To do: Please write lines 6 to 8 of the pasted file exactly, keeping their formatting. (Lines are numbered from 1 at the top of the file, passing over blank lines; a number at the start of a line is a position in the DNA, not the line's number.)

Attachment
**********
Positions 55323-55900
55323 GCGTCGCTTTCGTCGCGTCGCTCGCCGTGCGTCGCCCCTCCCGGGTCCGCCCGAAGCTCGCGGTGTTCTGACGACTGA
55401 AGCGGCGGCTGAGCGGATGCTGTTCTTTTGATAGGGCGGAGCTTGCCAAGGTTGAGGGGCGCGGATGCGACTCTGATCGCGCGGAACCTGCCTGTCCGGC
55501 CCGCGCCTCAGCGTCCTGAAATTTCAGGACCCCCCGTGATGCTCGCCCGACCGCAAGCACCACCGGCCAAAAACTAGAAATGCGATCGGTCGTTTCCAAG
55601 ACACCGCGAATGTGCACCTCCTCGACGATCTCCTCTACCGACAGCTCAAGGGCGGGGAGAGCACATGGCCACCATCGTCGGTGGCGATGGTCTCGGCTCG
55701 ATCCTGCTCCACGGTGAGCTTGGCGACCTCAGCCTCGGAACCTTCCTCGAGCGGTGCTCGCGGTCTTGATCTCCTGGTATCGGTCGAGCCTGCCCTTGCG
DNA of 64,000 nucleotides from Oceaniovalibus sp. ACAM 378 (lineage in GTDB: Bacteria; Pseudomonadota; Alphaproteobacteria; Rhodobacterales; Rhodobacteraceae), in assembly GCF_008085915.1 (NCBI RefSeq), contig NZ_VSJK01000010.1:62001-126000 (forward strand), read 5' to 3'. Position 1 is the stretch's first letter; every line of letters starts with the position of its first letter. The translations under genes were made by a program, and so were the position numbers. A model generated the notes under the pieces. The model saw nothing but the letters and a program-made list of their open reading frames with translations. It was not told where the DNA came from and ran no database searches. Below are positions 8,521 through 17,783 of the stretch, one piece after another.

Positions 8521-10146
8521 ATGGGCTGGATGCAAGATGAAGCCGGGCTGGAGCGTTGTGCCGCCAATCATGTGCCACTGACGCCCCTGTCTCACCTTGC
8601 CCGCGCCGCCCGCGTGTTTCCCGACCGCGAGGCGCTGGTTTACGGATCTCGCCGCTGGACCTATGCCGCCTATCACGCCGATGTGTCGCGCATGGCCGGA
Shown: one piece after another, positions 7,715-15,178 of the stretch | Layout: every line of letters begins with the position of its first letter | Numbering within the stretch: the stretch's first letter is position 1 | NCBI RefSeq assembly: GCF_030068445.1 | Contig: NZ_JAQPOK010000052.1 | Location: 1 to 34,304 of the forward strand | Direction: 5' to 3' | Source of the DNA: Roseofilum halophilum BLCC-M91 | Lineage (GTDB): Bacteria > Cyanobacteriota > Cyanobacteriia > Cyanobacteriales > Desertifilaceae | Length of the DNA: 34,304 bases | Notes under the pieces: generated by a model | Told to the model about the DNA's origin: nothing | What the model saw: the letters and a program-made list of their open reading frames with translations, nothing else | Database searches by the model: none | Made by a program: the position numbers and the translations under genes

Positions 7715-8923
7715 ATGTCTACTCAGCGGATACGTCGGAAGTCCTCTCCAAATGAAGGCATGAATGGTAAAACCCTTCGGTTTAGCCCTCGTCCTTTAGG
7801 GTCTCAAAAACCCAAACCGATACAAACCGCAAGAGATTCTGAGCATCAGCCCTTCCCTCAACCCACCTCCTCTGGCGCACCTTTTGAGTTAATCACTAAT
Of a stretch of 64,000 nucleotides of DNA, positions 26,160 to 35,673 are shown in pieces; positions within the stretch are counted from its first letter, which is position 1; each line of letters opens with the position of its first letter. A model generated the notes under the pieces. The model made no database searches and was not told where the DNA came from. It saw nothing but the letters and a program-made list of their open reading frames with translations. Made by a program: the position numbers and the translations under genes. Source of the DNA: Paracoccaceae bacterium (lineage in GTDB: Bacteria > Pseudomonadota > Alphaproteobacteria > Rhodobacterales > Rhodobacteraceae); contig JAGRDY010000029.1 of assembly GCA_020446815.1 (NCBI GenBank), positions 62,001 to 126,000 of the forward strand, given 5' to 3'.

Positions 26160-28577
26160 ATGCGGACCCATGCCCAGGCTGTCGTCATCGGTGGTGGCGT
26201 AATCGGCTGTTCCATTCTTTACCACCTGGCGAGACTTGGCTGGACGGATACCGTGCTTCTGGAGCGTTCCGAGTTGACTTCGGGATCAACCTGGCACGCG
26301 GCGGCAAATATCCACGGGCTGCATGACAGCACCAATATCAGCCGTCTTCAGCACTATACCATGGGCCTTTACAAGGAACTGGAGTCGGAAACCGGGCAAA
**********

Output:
55701 ATCCTGCTCCACGGTGAGCTTGGCGACCTCAGCCTCGGAACCTTCCTCGAGCGGTGCTCGCGGTCTTGATCTCCTGGTATCGGTCGAGCCTGCCCTTGCG
DNA of 64,000 nucleotides from Oceaniovalibus sp. ACAM 378 (lineage in GTDB: Bacteria; Pseudomonadota; Alphaproteobacteria; Rhodobacterales; Rhodobacteraceae), in assembly GCF_008085915.1 (NCBI RefSeq), contig NZ_VSJK01000010.1:62001-126000 (forward strand), read 5' to 3'. Position 1 is the stretch's first letter; every line of letters starts with the position of its first letter. The translations under genes were made by a program, and so were the position numbers. A model generated the notes under the pieces. The model saw nothing but the letters and a program-made list of their open reading frames with translations. It was not told where the DNA came from and ran no database searches. Below are positions 8,521 through 17,783 of the stretch, one piece after another.

Positions 8521-10146